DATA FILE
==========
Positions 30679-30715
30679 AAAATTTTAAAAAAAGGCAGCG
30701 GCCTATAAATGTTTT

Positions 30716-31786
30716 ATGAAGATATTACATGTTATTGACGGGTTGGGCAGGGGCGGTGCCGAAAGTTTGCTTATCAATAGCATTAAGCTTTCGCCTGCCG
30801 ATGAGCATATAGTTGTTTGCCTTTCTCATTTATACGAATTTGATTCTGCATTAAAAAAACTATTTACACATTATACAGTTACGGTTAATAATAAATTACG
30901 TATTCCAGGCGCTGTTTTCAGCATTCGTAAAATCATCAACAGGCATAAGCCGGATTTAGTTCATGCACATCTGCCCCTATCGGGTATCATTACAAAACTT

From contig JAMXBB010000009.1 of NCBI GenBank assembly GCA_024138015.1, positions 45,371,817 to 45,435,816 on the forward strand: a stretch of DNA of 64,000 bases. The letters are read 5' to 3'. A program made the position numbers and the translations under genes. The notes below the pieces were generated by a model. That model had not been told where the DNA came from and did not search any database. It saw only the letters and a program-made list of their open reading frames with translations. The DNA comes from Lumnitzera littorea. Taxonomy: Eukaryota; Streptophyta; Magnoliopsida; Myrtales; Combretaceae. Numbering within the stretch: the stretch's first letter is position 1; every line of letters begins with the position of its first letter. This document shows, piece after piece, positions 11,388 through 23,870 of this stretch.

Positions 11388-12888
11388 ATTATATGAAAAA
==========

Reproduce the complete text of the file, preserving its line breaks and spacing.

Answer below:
Positions 30679-30715
30679 AAAATTTTAAAAAAAGGCAGCG
30701 GCCTATAAATGTTTT

Positions 30716-31786
30716 ATGAAGATATTACATGTTATTGACGGGTTGGGCAGGGGCGGTGCCGAAAGTTTGCTTATCAATAGCATTAAGCTTTCGCCTGCCG
30801 ATGAGCATATAGTTGTTTGCCTTTCTCATTTATACGAATTTGATTCTGCATTAAAAAAACTATTTACACATTATACAGTTACGGTTAATAATAAATTACG
30901 TATTCCAGGCGCTGTTTTCAGCATTCGTAAAATCATCAACAGGCATAAGCCGGATTTAGTTCATGCACATCTGCCCCTATCGGGTATCATTACAAAACTT

From contig JAMXBB010000009.1 of NCBI GenBank assembly GCA_024138015.1, positions 45,371,817 to 45,435,816 on the forward strand: a stretch of DNA of 64,000 bases. The letters are read 5' to 3'. A program made the position numbers and the translations under genes. The notes below the pieces were generated by a model. That model had not been told where the DNA came from and did not search any database. It saw only the letters and a program-made list of their open reading frames with translations. The DNA comes from Lumnitzera littorea. Taxonomy: Eukaryota; Streptophyta; Magnoliopsida; Myrtales; Combretaceae. Numbering within the stretch: the stretch's first letter is position 1; every line of letters begins with the position of its first letter. This document shows, piece after piece, positions 11,388 through 23,870 of this stretch.

Positions 11388-12888
11388 ATTATATGAAAAA